Would that Jarvis were the only problem with ‘The Wheel in Space’ however: the actions of the Cybermen are beyond belief. Their plot to gain control of the wheel is ridiculously over-complicated and raises the question of why they don’t just take it by force. After all, they can get Cybermats on board. And even if they couldn’t, they can destroy entire stars, so I find it hard to believe that the Wheel’s defenses pose a problem. The excuse given in the script is that they need to destroy the crew’s ability to send messages, but it’s a fairly flimsy excuse. Since their ship approaches whilst the laser is functioning, its defenses are presumably enough to protect it, had the Doctor not wired the time vector generator into the works, so they may as well have just attacked out right; I find it hard to believe that if they can blow up stars they can’t block transmissions from the Wheel. Why all the rubbish with the Bernalium rods when they need the Wheel’s laser to function? Why not just hijack the Silver Carrier, pilot it to the Wheel, send an automated distress signal, and take over the minds of the rescue party? Ironically, their preferred method would have caused them to be blown up if Jamie hadn’t unexpectedly been on board and able to send a signal to the Wheel. And then there is the aforementioned business with the star. Now I can suspend disbelief when watching Doctor Who, but even with only a basic grasp of astrophysics I can spot twaddle. As The Discontinuity Guide points out, blowing up a star in a different galaxy not only wouldn’t affect the Wheel that quickly, it wouldn’t affect it at all. Perhaps the Cybermen’s control device (which I’m going to refer to hereafter as the Cyber Co-ordinator) isn’t well schooled in the field either. Perhaps it’s taking the piss. That might explain why it gets the name of the Silver Carrier wrong…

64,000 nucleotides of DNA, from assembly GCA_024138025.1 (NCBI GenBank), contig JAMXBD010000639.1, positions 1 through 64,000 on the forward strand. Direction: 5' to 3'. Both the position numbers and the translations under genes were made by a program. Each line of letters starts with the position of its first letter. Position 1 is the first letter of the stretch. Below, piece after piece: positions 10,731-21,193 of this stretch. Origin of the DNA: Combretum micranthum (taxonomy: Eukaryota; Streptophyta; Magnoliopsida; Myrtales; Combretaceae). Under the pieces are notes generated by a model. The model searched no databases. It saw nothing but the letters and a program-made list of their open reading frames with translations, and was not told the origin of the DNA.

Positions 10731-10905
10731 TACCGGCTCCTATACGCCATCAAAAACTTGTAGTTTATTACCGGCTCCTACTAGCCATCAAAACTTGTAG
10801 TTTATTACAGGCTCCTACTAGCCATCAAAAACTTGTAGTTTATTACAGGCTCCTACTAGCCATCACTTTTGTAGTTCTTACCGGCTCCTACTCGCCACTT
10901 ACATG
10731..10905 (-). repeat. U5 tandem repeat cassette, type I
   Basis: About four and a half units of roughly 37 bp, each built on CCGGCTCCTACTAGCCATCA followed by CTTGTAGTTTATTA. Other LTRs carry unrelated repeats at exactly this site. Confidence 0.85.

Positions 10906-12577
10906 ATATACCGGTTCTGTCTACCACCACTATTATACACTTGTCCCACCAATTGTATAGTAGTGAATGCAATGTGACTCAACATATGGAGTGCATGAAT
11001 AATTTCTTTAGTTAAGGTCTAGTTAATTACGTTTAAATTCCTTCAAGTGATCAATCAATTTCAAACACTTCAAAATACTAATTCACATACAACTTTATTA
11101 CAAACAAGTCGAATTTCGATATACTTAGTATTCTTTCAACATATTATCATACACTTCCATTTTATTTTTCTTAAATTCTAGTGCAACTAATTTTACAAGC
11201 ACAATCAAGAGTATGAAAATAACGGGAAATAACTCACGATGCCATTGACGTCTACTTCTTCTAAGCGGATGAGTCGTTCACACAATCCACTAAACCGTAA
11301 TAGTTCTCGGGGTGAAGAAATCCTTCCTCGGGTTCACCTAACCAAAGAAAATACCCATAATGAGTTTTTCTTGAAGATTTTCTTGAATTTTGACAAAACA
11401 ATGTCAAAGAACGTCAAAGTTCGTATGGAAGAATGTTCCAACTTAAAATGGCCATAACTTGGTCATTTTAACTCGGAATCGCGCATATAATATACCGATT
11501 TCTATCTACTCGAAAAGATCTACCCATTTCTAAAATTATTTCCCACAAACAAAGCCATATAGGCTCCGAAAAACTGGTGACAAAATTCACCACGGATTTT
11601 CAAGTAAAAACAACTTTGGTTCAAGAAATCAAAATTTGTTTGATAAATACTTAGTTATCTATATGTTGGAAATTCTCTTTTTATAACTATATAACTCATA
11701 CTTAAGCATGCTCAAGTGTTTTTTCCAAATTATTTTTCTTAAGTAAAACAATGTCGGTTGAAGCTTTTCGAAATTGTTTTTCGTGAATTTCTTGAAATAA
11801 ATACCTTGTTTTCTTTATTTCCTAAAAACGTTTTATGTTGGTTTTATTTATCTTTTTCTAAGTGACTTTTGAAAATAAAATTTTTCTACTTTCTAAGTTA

There are other problems with ‘The Wheel in Space’. Bill Duggan sees a Cybermat and decides to dismiss it as a space bug. Now even assuming that he’s so stupid that he can’t see that it has obviously been built by someone, I find it astonishing that he just ignores it. It could be the space equivalent of a rat, or a locust. Surely it’s worth reporting? Just in case? The actual use of the Cybermen seems pointless, as for the first time they are truly reduced to the role of generic robots form outer space. This can work if the story is decent enough, but here it isn’t. Even the Doctor, who has met them at least three times, tells the crew that the Cybermen need the mineral treasures of Earth. Surely they need the human population of Earth? They’re Cybermen, it’s the whole point of them. A bad script and plot can sometimes be partly rescued by decent production values, but the production here is lacklustre to say the least. There are some nice aspects; the corridors in the Wheel are quite nicely designed to avoid looking generically functional, and the redesigned Cybermats look much more sleek and deadly than in ‘The Tomb of the Cybermen’. They also get to kill someone, which makes them seem dangerous for the first time, and their ability to fire some kind of invisible beam from their eyes works quite well. I also have a soft-spot for the bulbous Servo-robot too, although this is another plot contrivance; there is no actual reason why the Cybermen couldn’t just stay awake and pilot the rocket themselves (I know, their trying to conserve power but the robot clearly needs to be powered instead, so…), but if they had (a) Jamie and the Doctor would be real trouble in episode one, and (b) the cliff-hanger to episode two would be blown. The actual Cybermen however don’t really benefit from being redesigned. The teardrop shape cut into the eye sockets looks quite good, but the one in their mouths somehow makes them look like slack-jawed imbeciles. Which would actually fit in with their silly plan, I suppose. Their new voices are a bit weak and lack the impact of their predecessors, which seems unnecessary since the Co-ordinator actually retains the voice used for the Cybermen in ‘The Moonbase’ and ‘The Tomb of the Cybermen’. The space walk sequence doesn’t do them any favours either, as the actors involved appeared to have decided to make them look like ballet enthusiasts.